Camden Courier-Post - April 7, 1980
Wright gets blessing from days of anguish
By Ray W. Kelly of the Courier-Post
CLEARWATER, Fla. – When times got so hard that his tears stained the clubhouse floor, Jim Wright thought a lot about God.
How ironic that on Easter Sunday, the Phillies' pitching prospect would look back on the anguish of one of those painful afternoons and see it as a blessing.
"I'm not what you'd call a real religious person," said the tall righthander. "I've always kept God... well, inside me.
"And maybe that's what kept me going... just reminding myself that the Lord works in mysterious ways."
Jim pitched six wondrous innings of baseball yesterday for Oklahoma City during a two-bit performance against the minor league camp All-Stars. (The 89ers won 3-2.) It was more like a homecoming for the big guy. Some people might call it a miracle.
Not since August of 1977, when the most promising arm in the Phillies' system began to ache, have people dared to think that the young man's dream of a life in the major leagues would come true.
Yet, hope found Jim yesterday. It found him healthy and so joyously effective that those who witnessed his performance couldn't help but toy with a delightful notion.
Wouldn't it be something if the new faces on the Phils' pitching staff this season became the one to put the team over the top?
Dickie Noles just got his feet wet in the big time last season. And Scott Munninghoff had been kept under wraps because he was only 21 years old. Until Nino Espinosa got a sore shoulder, holding Munninghoff back for more seasoning seemed the logical thing to do.
The men who know pitching, however, whisper that the Cincinnati Kid has the same kind of natural sinkerball that made Warren Brusstar one of the most respected relief pitchers in the National League. His fastball is even better than Brusstar's.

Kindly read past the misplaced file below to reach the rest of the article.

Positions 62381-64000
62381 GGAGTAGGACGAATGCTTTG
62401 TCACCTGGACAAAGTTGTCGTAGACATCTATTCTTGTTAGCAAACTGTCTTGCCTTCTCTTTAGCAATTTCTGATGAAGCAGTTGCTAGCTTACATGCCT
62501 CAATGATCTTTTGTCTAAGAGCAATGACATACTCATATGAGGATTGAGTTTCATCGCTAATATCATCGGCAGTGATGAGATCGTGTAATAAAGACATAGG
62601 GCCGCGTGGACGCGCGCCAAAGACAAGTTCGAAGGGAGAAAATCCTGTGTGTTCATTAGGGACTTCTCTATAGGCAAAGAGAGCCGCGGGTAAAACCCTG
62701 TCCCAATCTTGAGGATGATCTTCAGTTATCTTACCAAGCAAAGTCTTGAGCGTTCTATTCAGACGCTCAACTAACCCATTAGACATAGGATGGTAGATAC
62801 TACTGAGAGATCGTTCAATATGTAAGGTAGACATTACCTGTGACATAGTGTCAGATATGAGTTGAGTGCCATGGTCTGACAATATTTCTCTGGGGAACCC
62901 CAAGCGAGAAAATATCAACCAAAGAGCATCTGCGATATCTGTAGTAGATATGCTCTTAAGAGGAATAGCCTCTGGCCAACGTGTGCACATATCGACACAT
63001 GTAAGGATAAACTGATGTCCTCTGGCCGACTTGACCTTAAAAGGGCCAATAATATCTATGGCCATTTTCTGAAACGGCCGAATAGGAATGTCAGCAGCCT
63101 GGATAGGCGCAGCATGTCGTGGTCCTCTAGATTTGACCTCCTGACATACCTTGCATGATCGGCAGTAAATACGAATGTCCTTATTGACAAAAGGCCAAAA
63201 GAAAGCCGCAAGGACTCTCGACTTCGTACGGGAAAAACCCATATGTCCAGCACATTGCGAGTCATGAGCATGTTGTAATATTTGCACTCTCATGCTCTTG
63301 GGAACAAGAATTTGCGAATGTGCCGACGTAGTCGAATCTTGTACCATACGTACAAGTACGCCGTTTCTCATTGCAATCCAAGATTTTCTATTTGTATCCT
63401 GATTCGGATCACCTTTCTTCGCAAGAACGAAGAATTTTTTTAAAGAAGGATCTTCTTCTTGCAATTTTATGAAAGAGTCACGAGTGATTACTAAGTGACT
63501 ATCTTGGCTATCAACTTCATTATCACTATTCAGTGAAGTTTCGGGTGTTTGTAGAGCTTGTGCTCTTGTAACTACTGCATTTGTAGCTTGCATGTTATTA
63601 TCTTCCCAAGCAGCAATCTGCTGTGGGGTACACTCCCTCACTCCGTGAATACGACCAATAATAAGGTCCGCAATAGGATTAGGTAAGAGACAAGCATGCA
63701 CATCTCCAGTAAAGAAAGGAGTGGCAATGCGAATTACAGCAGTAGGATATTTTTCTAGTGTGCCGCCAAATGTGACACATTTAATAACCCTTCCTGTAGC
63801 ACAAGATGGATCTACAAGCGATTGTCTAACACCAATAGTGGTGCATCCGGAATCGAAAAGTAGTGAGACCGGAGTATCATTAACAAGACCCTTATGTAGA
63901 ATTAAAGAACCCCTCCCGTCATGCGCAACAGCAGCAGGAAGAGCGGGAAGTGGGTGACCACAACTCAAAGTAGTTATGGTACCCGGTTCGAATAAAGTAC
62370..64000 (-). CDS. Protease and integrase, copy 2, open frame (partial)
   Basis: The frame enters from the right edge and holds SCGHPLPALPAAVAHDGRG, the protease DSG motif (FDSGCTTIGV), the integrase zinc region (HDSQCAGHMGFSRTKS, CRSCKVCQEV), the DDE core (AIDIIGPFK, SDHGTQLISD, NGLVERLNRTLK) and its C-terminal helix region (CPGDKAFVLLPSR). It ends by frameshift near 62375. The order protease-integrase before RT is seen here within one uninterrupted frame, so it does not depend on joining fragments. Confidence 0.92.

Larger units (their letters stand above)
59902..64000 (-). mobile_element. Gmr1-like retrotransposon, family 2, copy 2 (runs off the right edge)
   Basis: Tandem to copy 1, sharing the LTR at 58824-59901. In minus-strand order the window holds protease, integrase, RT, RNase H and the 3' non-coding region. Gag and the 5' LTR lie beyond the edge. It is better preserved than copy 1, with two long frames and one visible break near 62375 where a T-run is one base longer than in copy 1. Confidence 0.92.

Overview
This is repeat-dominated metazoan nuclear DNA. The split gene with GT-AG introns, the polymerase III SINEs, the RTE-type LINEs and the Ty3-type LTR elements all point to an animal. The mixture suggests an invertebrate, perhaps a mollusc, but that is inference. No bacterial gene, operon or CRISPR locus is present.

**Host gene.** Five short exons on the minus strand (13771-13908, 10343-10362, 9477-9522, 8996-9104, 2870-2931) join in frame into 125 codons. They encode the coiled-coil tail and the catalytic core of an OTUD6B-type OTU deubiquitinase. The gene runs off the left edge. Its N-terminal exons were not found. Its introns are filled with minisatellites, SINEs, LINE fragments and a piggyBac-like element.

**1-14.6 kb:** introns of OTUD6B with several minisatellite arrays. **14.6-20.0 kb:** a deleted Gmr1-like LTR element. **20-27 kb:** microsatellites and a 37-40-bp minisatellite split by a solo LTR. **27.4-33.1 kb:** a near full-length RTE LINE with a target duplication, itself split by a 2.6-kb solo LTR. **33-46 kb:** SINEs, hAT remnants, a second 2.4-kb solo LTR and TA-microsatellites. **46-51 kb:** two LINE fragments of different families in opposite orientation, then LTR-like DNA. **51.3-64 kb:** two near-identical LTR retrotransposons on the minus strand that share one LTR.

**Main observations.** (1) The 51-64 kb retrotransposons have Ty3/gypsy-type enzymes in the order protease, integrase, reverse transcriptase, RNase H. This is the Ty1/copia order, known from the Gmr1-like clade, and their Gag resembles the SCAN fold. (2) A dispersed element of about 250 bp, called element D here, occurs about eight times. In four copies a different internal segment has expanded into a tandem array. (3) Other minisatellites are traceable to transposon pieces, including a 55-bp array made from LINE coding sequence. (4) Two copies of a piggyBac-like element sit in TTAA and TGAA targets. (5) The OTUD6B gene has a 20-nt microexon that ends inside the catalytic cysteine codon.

If Noles and Munninghoff could hold the fort until Wright regained his pitching form and was brought in from Oklahoma City...
"I don't want to think that far ahead," said Wright with a smile. "I've had too many letdowns for me to start getting overly optimistic.
"All I want to do right now is to feel good about what happened out there on the mound today. The last three years have been pretty rough. But now, I'm beginning to feel like a baseball player again."
Somehow it all seemed like a bad dream, one that had come at a time when only good things were coming Jim's way.
He had married the most beautiful girl in the world. At Oklahoma City, Jim was burning up the league. In a month, he'd be moving up to the big club. No one doubted that for a moment.
"I guess I started asking myself... why, why me? Yeah, it was when my dad died. He was only 38-years old that year. And, I guess I never really got over that,” recalled Jim.
"We had our first baby, James Lee, in May of 1977. A month later, my arm began to hurt."
By August, Jim couldn't pitch because of the pain in his right forearm.
"I didn't know what it was at the time," be said. "It turned out to be a rare kind of tumor. To get one on the forearm was almost unheard of."
The tumor was taken out of his arm, leaving behind a "soft spot" that didn't heal like a broken bone. Those who were there last spring will never forget the sight and sound of Jim's comeback performances at Jack Russell Stadium when he threw a pitch and his arm snapped like a tree limb.
So many tears... for his father, for awful luck, for his career that seemed to be ending and or the future of two small children whose father didn't know how he was going to make a living.
"The only thing I could hold onto was the belief that God was somehow testing me," he said. "When everything told me it was over, I thought of when I was a littie kid. And how I felt in my heart that one day I'd pitch in the major leagues.
"That day I broke my arm out there on that very same mound, it was terrible.
"Yet, looking back, the break forced my arm to heal properly. And it gave it the rest it needed. Now, I'm a pitcher again.
"I didn't know it then. But that day was a blessing."